(Reuters Health) - Researchers say they have cut the recurrence rate of bacterial vaginosis by one third using an experimental treatment that injects a bacterium known as Lactin-V into the vagina to crowd out the noxious organisms that cause the condition.
In a phase 2b test of 228 women who had just completed a course of vaginal metronidazole gel, the recurrence rate at 12 weeks was 30% with Lactin-V versus 45% with a placebo (P=0.01).
At week 24, there were 27% fewer cases of bacterial vaginosis among those getting the treatment. There was no evidence that Lactin-V causes any local or systemic side effects.
If further studies confirm the findings, “this is the greatest advance in about 40 years,” chief author Dr. Craig Cohen, a professor of obstetrics, gynecology and reproductive sciences at the University of California, San Francisco, told Reuters Health in a telephone interview.
The findings were published online Wednesday in The New England Journal of Medicine. The team is planning a phase 3 trial of the treatment, which involves the naturally-occurring bacterium Lactobacillus crispatus CTV-05.
“We’re trying to prevent recurrence by establishing a healthy microbiome” that doesn’t produce the discharge, foul odor, vaginal itching and burning sensation of urination that can be the hallmarks of vaginal vaginosis (BV), he said.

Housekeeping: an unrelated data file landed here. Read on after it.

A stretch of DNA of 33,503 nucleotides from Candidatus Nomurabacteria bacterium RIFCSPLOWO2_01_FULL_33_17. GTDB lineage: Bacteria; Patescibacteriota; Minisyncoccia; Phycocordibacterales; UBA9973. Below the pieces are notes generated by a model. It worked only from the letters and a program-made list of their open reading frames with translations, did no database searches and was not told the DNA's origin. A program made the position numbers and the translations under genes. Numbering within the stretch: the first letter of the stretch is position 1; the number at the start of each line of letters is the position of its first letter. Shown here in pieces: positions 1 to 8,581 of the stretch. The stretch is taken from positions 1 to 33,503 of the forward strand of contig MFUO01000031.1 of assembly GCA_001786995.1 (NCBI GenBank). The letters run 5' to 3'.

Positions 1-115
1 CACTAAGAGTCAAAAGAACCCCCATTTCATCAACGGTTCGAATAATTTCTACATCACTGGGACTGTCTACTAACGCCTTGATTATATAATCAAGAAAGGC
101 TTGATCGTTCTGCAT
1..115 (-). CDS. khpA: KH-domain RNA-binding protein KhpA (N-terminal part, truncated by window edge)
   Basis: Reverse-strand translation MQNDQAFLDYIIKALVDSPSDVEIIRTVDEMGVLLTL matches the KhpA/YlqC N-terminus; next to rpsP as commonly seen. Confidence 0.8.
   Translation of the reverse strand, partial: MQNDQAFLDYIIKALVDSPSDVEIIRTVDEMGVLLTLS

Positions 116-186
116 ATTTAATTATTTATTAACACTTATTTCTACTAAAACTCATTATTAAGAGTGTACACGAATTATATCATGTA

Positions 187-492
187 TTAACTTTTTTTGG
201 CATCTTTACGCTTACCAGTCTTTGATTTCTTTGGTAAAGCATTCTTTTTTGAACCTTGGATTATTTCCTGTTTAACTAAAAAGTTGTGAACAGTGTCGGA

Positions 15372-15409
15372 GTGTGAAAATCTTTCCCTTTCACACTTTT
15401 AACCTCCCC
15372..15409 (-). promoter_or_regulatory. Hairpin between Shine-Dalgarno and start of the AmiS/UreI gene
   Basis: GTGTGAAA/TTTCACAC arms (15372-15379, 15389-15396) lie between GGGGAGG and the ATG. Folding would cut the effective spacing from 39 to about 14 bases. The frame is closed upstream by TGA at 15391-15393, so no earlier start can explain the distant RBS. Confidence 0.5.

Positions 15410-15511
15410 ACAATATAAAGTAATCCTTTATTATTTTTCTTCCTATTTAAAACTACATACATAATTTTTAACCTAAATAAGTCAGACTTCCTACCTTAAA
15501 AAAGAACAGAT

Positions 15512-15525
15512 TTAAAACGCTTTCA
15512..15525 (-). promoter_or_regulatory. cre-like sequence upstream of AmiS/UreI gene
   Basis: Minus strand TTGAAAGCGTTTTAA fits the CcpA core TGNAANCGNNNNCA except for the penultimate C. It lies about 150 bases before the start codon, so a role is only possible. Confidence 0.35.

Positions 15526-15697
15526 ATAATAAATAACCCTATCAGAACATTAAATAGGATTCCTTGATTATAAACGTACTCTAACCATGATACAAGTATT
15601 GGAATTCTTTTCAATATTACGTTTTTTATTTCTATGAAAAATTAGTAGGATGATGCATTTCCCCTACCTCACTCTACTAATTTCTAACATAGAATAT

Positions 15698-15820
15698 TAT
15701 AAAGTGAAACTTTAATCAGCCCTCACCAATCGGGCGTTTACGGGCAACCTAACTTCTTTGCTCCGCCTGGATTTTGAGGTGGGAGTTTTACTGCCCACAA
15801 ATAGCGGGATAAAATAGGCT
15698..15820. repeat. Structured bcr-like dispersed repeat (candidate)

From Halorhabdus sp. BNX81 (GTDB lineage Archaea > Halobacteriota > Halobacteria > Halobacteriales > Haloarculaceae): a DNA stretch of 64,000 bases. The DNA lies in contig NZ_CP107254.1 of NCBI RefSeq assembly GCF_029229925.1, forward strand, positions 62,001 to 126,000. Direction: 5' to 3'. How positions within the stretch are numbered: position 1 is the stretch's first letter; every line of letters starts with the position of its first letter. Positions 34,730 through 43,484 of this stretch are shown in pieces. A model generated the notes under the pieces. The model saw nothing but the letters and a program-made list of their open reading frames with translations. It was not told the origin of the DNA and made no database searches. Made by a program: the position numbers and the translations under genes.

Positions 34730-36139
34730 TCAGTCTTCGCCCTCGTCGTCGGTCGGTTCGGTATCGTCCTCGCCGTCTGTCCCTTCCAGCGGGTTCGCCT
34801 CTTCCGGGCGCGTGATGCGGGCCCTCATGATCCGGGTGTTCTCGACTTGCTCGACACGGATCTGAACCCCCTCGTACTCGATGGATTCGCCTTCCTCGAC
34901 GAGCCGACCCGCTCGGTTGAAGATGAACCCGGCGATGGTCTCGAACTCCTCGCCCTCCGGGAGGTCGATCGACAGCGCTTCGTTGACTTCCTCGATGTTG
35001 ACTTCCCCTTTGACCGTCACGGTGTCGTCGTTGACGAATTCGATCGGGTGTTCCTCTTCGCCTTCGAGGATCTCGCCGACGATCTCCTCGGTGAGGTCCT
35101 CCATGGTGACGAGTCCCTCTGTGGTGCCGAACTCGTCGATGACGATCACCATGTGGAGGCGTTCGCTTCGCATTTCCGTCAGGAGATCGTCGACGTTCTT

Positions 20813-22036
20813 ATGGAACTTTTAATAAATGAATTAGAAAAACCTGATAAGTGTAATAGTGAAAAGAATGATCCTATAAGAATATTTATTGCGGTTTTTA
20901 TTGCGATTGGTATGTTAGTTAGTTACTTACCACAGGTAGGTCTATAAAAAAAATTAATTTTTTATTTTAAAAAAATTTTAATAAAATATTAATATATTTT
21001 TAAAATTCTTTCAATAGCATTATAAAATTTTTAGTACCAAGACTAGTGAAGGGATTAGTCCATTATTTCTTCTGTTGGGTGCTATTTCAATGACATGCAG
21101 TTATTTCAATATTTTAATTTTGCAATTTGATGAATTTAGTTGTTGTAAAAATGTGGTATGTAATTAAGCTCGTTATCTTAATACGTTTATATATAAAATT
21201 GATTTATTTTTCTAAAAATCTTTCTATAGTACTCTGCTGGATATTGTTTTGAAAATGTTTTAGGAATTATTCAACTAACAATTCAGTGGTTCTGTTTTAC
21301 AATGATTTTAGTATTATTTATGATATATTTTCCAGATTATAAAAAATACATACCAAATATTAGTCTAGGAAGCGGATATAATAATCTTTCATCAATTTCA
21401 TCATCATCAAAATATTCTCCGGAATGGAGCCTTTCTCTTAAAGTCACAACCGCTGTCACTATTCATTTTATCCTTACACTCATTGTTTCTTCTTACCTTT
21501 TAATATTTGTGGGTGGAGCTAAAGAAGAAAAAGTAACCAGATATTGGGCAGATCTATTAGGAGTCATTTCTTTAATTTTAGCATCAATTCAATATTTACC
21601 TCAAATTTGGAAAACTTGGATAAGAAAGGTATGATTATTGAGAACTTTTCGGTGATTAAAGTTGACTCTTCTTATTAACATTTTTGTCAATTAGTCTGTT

“Millions of women in the U.S. and around the world have BV and it certainly affects your quality of life,” said Dr. Cohen.
BV affects up to half of women worldwide at some point in their reproductive years. Recurrence rates after three months can be as high as 75%. In this study, more than half the women said they had already experienced at least five episodes of BV.
The treatment is in the form of a powder that is injected into the vagina using a plastic device with a plunger that looks similar to a tampon applicator. But first, patients need to be treated for five days with metronidazole, which “knocks down the bad guys and opens up the niche to allow the good bacteria to colonize the vagina,” Dr. Cohen said.
During the first week of therapy, patients were instructed to inject Lactin-V four times per day, followed by twice-weekly doses for 10 weeks.
Among women who received the treatment, the Lactin-V bacterium was detected in 79% of women at week 12 and 48% at week 24. In the placebo group, it was present in 6% of women during week 12 and 2% at week 24.
“Although combination metronidazole-probiotic regimens have been tested previously and some have been shown to reduce the risk of recurrence of bacterial vaginosis, the trials have generally been small and have lacked the use of standardized methods, including objective outcome measures for bacterial vaginosis recurrence and colonization by the active trial medication,” the researchers said.
The treatment is being developed by Osel Inc., based in Mountain View, California, which provided the powder but did not pay for the study. It was funded by the National Institutes of Health. The powder is also being tested as a treatment for recurrent urinary tract infections, according to the company’s website.
All of the volunteers had to test negative for sexually-transmitted disease before being allowed to participate.
SOURCE: bit.ly/3bijMPR The New England Journal of Medicine, online May 13, 2020
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